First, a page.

The unlikely digital camera for spies

In the early 90’s, I was working at a computers reseller as a system engineer. One of our sales rep approach me to test a “Spy Box”. What the heck is a spy box I asked him. Essentially, one of his client, a Canadian 4 letter security agency, wanted the ability to take a picture and upload it over a modemt to their HQ. Ok, I get it… Their spies wanted to be able to send back pictures in minutes, instead of days.

You’ll probably be laughing right now since most smart phones does this very elegantly today, but in 1993, it was a small challenge. So, I assembled the parts and tried to make it work:

1) Pelican box to hold the equipment. The Pellican box was simply used to store everything in a rugged box, that’s why they coined it the “Spy Box”. I would just cut-out the foam to match the profile of the part to be stored in the box.

2) Apple QuickTake 100 digital camera
In 1993, the Apple QuickTake was a really cool product. It took digital pictures at 640×480 pixels and storage the image on a mini floppy disk. The only problem with this product was that it went thru Batteries in minutes. Unfortunately, this product was expensive ($+1000) and not very popular because of that. Today, you can buy an iPhone for that amount and get 40 times the resolution and unlimited functionality.

3) Apple Powerbook 100 laptop
In the early 90’s Apple offered a trio of Laptops, the 100 model was the smallest, came with a Black&White LED screen, no not even grey-scale, just B&W, so the graphics looked like the original Macintosh 128k. The best feature of this laptop was that it had the longest battery life over the other larger, more expensive models. The idea was to equip this laptop with a modem chip (28.8 kbps) and connect the laptop to the Cell phone using a Motorola serial cables.

4) Motorola Grey FlipPhone
This Motorola grey Flip-Phone was an analog cell phone, was indestructible and had a stupendous battery life of about 1 week. Everyone who owned a cell phone in the 90’s owned one of these. I had a plug port at its bottom for charging, and serial cables connectivity.

5) Results

What kind of images could you take with a QuickTake 100? Well, at 640×480 pixels /8, you couldn’t take high resolution pictures. A typical QuickTake image looks like this:

For the purpose of doing spy work, the image quality might pass the mustard. but the Quicktake camera was bulky and difficult to conceal.. The problem wasn’t really the image quality, or the image size, but the capability to send this  image file at 28.8kbps over a modem on a cellular network. Yeah, “digital” channels on cell phone network didn’t exist then, you had to modulate a digital signal over an analogue connection, just like the early days of connecting to the internet using a modem.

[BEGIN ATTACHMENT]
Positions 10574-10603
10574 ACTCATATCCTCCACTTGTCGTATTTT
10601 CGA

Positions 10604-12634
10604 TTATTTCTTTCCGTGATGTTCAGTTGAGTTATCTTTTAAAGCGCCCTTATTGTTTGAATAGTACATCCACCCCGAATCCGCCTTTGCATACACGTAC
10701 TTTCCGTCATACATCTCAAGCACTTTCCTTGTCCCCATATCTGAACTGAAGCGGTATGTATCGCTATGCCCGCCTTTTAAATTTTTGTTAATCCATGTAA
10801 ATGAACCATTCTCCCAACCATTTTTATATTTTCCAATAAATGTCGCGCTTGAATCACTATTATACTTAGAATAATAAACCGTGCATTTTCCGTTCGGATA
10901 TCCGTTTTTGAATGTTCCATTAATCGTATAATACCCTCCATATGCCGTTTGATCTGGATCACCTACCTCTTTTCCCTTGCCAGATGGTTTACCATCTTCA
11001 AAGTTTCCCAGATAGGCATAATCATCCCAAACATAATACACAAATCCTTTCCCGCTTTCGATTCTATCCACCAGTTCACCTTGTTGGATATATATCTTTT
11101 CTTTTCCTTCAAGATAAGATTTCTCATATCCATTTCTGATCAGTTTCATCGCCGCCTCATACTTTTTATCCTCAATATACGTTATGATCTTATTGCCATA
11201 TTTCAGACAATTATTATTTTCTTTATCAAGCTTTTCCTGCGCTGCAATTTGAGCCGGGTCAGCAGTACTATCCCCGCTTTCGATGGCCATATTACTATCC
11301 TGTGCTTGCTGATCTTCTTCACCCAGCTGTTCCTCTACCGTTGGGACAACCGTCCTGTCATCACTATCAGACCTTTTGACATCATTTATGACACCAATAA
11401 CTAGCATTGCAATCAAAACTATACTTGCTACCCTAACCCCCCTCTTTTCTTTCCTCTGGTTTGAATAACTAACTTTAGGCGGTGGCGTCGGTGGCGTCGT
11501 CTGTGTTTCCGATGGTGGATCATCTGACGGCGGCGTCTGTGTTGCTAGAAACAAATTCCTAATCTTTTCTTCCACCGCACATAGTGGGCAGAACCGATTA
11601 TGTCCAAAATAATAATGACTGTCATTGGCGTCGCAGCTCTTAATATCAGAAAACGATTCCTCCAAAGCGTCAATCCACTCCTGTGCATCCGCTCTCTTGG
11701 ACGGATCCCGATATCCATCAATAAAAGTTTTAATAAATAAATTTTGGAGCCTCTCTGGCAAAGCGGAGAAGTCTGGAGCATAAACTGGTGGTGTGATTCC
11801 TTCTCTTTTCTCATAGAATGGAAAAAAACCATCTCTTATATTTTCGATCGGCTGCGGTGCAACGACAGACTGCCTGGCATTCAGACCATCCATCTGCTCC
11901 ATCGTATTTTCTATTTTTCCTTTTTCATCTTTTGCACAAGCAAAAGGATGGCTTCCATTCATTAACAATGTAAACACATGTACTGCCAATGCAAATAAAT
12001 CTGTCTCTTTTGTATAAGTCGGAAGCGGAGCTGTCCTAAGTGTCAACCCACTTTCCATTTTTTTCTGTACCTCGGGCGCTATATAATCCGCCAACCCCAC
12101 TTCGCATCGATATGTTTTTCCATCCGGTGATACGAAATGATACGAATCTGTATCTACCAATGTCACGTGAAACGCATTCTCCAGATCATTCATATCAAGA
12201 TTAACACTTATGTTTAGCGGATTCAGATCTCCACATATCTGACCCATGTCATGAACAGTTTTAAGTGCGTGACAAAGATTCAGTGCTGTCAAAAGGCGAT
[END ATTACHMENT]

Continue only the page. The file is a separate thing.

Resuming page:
I began my tests by setting up a server, connected to a 28.8 Motorola Courrier modem and a regular analogue phone lines. Then I took sample pictures, imported them on the Powerbook 100 laptops, and used a software called Z-Modem to call my server modem using the Powerbook 100 connected to the Motorola cell phone.

Problems encountered

The very first noticeable problems was that 28.8 kbps modem handshake was not possible due to cell noise and other various variables. The best speed the 2 modems could handshake to was 19.2 kbps and sometimes it dropped to 14.4 kbps.

A 1 Megabyte Image file would take over 5-7 minutes to transfer time using the Z protocol which had the ability to resume if the connection dropped. 1 Meg was the typical file size for a 640×480 image at 8 bit color per pixel. That wasn’t great, but worked 95% of the time.

The downfall was that you had to be near a cell tower to minimize signal noise and allow the modem to perform its transfer without any interruption.


I wrote down my report and gave the “Spy Box” back to our sales rep and never heard from it again. I have no idea if that 4 letter agency adopted this prototype or not, but at that time, it was probably the best solution available for that price range. The better alternative would have been to take pictures on a Polaroid and send it to the destination. I guess if time was a factor, this solution wasn’t bad.

If I had to do this again, I would probably try to used the Powerbook 100 to connect to the internet, and used FTP to upload the image to a server. I guess the speed would not have been much better, but it would have simplifying the steps slightly.

I hope you enjoyed my little spy story.

Cheers and beers.

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